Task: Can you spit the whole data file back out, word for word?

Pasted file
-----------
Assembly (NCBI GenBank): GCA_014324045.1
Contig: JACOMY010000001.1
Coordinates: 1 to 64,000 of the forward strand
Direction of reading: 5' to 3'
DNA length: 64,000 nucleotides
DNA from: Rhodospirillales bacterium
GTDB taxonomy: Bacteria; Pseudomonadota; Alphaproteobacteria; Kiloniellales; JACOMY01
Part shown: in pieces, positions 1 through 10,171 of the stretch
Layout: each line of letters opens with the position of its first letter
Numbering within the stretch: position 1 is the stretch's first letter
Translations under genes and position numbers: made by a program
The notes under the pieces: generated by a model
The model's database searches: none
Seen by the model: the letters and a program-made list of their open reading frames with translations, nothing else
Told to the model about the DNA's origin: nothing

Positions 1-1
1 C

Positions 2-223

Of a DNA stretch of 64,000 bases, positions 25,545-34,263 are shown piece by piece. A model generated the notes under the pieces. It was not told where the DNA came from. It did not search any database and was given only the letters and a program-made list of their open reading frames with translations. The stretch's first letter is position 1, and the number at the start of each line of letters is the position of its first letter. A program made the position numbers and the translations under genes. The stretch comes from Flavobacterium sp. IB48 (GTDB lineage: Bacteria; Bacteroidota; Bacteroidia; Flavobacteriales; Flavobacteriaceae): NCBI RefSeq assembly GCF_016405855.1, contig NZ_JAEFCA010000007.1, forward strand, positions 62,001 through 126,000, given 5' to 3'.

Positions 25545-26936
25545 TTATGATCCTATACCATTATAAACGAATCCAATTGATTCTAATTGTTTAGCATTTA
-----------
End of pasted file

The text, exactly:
Assembly (NCBI GenBank): GCA_014324045.1
Contig: JACOMY010000001.1
Coordinates: 1 to 64,000 of the forward strand
Direction of reading: 5' to 3'
DNA length: 64,000 nucleotides
DNA from: Rhodospirillales bacterium
GTDB taxonomy: Bacteria; Pseudomonadota; Alphaproteobacteria; Kiloniellales; JACOMY01
Part shown: in pieces, positions 1 through 10,171 of the stretch
Layout: each line of letters opens with the position of its first letter
Numbering within the stretch: position 1 is the stretch's first letter
Translations under genes and position numbers: made by a program
The notes under the pieces: generated by a model
The model's database searches: none
Seen by the model: the letters and a program-made list of their open reading frames with translations, nothing else
Told to the model about the DNA's origin: nothing

Positions 1-1
1 C

Positions 2-223

Of a DNA stretch of 64,000 bases, positions 25,545-34,263 are shown piece by piece. A model generated the notes under the pieces. It was not told where the DNA came from. It did not search any database and was given only the letters and a program-made list of their open reading frames with translations. The stretch's first letter is position 1, and the number at the start of each line of letters is the position of its first letter. A program made the position numbers and the translations under genes. The stretch comes from Flavobacterium sp. IB48 (GTDB lineage: Bacteria; Bacteroidota; Bacteroidia; Flavobacteriales; Flavobacteriaceae): NCBI RefSeq assembly GCF_016405855.1, contig NZ_JAEFCA010000007.1, forward strand, positions 62,001 through 126,000, given 5' to 3'.

Positions 25545-26936
25545 TTATGATCCTATACCATTATAAACGAATCCAATTGATTCTAATTGTTTAGCATTTA